About 85% of Guyana’s land area is covered by forests. Guyana’s forests are rich in biodiversity and contain over a thousand different species of tree. Some of these trees, such as greenheart, wamara, purpleheart and mora, are harvested commercially. The forestry sector accounts for only a small percentage of GDP in Guyana. Since 2011, the forestry sector has accounted for less than 3% of GDP. However, forestry is an important sector in Guyana as it employs many people, especially in the interior. Also, timber is an important export.
Much of Guyana’s timber is exported to places such as China, the UK, the USA and other Caribbean countries. Georgetown is the main export port. Timber exports from Guyana were valued at US$26.5 million in 2021.
Logging operations in Guyana are highly regulated. The vast majority of Guyana’s forests are classified as state forests and are administered and managed by the Guyana Forestry Commission (GFC), a government agency. Before timber is harvested, a concession must be obtained from the GFC. A concession outlines the particular area where timber is to be harvested over a specified period of time.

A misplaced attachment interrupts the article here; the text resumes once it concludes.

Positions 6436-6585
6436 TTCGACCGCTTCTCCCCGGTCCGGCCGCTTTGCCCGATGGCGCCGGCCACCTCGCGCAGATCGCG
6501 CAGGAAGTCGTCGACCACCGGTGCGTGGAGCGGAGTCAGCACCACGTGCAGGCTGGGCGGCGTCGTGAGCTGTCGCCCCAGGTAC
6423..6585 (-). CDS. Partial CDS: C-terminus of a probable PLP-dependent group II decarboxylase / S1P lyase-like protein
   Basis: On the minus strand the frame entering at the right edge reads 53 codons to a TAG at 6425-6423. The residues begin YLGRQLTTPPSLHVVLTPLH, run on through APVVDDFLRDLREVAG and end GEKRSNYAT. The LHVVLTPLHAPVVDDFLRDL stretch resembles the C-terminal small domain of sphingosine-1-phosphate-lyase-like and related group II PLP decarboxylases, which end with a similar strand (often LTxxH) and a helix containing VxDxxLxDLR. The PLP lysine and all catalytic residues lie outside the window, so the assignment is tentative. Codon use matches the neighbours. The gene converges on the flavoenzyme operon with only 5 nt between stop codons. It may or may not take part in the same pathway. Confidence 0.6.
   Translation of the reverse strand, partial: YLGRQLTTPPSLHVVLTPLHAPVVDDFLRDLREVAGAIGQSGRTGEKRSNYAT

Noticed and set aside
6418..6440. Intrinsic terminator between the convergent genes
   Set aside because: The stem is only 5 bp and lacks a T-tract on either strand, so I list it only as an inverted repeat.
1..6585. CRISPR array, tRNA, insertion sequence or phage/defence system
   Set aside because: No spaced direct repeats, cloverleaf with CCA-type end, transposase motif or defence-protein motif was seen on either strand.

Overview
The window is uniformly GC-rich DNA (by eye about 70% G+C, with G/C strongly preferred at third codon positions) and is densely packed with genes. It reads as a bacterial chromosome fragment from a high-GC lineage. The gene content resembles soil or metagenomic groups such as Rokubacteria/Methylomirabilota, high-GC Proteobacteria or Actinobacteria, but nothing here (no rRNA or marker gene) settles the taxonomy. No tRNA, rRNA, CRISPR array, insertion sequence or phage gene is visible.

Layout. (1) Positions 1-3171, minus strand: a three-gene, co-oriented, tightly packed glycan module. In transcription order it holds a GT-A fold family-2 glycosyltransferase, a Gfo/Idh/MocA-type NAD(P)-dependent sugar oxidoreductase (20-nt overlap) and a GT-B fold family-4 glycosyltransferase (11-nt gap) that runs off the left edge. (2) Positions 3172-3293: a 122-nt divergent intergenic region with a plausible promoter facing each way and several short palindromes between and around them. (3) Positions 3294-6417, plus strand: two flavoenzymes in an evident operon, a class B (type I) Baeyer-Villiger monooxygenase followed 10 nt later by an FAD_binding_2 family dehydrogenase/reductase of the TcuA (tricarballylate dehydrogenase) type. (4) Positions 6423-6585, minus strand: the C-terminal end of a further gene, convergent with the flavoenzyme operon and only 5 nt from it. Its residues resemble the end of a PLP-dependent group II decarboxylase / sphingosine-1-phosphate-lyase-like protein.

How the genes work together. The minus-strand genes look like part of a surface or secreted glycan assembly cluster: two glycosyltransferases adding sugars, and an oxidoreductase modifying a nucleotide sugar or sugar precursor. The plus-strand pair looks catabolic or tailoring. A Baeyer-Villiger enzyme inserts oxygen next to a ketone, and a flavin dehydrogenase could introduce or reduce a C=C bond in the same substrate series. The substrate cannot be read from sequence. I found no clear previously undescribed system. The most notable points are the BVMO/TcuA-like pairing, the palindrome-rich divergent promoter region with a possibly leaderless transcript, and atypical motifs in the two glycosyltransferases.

Timber is harvested using well planned reduced-impact logging practices. Trees are carefully selected before cutting and only a small percentage of trees is harvested from any particular area in order to conserve the forest. Trees are cut down in a manner which causes minimal damage to nearby trees.
After trees are cut down, they are dragged to roads and loaded onto trucks for transport. Some of these roads were built by logging companies. In some areas, timber is also transported by river. Most logging takes place in the northern and central regions of Guyana. The southern region of Guyana is not easily accessible.
The video below is a documentary about the timber industry in Guyana.
P. van der Hout – Sustainable Management of Tropical Rainforests – The CELOS Management System